|October 17, 2019|
New Brexit deal has been reached, E.U. and U.K. leaders say
|European and British negotiators struck a deal Thursday on the terms of a Brexit withdrawal, raising the prospect that Britain could be out of the European Union by the end of the month.|
European leaders meeting in Brussels gave the agreement a preliminary nod. The action now largely shifts back to London, where Prime Minister Boris Johnson will face the more significant challenge of getting parliamentary approval on Saturday.
"This deal represents a very good deal both for the E.U. and the U.K.," Johnson said in Brussels. He pressed British lawmakers to "come together to get Brexit done, to get this excellent deal over the line, and to deliver Brexit without any more delay."
To scare the House of Commons into submission, and to fulfill a political pledge, Johnson wants his fellow leaders in Brussels to rule out any further delays beyond the Oct. 31 Brexit deadline. European Commission President Jean-Claude Juncker was willing to grant that, with this deal in hand, "there's no need for any kind of prolongation." And a draft of the statement they plan to issue makes no mention of an extension.
But E.U. leaders have no plans to go further than that. They watched British lawmakers reject the last withdrawal deal three times, and they fear the potential economic chaos of a sudden break without a managed transition. If Parliament votes this deal down, too, the Europeans would almost certainly offer an extension.
The 27 ambassadors to the E.U. have been asked to stick around Brussels over the weekend, so they can be ready to handle any fallout after the vote.
The country leaders, though, deflected questions about what-ifs.
"We didn't negotiate an agreement with the idea it would be rejected by the British Parliament," German Chancellor Angela Merkel said in a news conference. "We haven't focused on what will happen if the British Parliament doesn't accept the withdrawal agreement."
"We should give them the time and space to make a decision for themselves," said Irish Prime Minister Leo Varadkar, whose compromise with Johnson about the Irish border helped enable the deal.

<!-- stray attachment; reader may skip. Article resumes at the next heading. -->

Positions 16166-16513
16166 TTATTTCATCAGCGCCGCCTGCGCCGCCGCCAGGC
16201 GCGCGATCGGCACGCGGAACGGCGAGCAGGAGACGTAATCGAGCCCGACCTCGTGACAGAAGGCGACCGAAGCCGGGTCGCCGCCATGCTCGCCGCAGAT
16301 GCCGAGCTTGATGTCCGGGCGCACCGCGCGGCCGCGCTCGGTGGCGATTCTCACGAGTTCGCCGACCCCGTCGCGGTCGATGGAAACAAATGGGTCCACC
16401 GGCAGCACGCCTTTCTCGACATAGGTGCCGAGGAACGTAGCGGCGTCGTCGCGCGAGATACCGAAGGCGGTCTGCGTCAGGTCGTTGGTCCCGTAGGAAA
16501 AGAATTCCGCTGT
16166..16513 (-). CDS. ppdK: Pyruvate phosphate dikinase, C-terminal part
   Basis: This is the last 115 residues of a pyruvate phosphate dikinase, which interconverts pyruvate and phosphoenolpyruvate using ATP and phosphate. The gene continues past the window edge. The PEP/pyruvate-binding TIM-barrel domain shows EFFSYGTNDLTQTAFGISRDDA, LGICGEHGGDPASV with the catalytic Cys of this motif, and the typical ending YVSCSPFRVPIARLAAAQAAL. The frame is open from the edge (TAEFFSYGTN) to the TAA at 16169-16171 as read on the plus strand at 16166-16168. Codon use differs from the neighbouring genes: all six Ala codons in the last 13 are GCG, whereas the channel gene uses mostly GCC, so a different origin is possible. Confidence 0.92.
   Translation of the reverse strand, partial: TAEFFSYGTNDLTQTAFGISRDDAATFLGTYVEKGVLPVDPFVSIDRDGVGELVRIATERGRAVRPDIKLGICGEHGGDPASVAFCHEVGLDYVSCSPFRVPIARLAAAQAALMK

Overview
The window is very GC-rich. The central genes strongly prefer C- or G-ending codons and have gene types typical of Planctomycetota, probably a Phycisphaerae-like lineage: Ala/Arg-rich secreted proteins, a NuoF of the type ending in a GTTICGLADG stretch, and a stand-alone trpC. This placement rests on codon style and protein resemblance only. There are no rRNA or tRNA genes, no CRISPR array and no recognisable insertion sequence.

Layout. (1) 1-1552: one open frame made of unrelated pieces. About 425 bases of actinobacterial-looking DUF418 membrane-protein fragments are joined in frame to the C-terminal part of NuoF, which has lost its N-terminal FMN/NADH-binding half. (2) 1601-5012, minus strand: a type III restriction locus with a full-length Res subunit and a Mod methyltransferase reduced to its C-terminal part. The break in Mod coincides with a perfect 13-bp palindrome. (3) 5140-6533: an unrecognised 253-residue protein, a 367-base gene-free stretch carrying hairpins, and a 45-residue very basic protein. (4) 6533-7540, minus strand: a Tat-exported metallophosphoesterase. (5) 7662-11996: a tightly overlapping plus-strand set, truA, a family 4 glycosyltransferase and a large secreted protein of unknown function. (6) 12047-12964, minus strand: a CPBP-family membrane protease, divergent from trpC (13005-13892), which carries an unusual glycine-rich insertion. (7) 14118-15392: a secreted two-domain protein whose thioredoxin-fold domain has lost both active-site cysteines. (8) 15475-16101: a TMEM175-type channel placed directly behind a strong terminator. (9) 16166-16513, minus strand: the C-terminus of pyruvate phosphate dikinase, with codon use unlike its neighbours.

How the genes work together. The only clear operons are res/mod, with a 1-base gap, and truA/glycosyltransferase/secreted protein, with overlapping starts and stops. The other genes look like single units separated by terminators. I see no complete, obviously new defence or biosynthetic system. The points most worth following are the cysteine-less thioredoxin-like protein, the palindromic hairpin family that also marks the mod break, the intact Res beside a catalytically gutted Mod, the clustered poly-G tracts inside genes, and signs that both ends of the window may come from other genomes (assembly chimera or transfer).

Johnson talked up his chances in the closed-door meeting with leaders.
"Boris Johnson was positive about the deal passing the House of Commons," said a European official familiar with the leaders' discussion who spoke on condition of anonymity to discuss the private talks.
But there are some worrying signs for Johnson's fortunes in London. Already, some hardcore Brexiteers are saying they will hold out against him, the Labour Party is opposed, and Northern Ireland's Democratic Unionist Party is in rebellion.
"It is our view that these arrangements would not be in Northern Ireland's long-term interests," the Democratic Unionist Party said in a statement. "Saturday's vote in Parliament on the proposals will only be the start of a long process to get any withdrawal agreement bill through the House of Commons."
Until now, the 10 members of that party --- who are committed to serving their Protestant, pro-British, antiabortion and conservative base --- have held outsize power over the shape of Brexit. Johnson's predecessor, Theresa May, needed them to prop up her government after her Conservative Party lost its parliamentary majority in 2017 elections. In exchange, they extracted a promise that the government spend 1 billion pounds (about $1.3 billion) in Northern Ireland.
But Johnson's parliamentary math is different. Although he still needs the backing of lawmakers from other parties, and he would certainly like DUP votes, he is freer to cobble together support in more varied ways.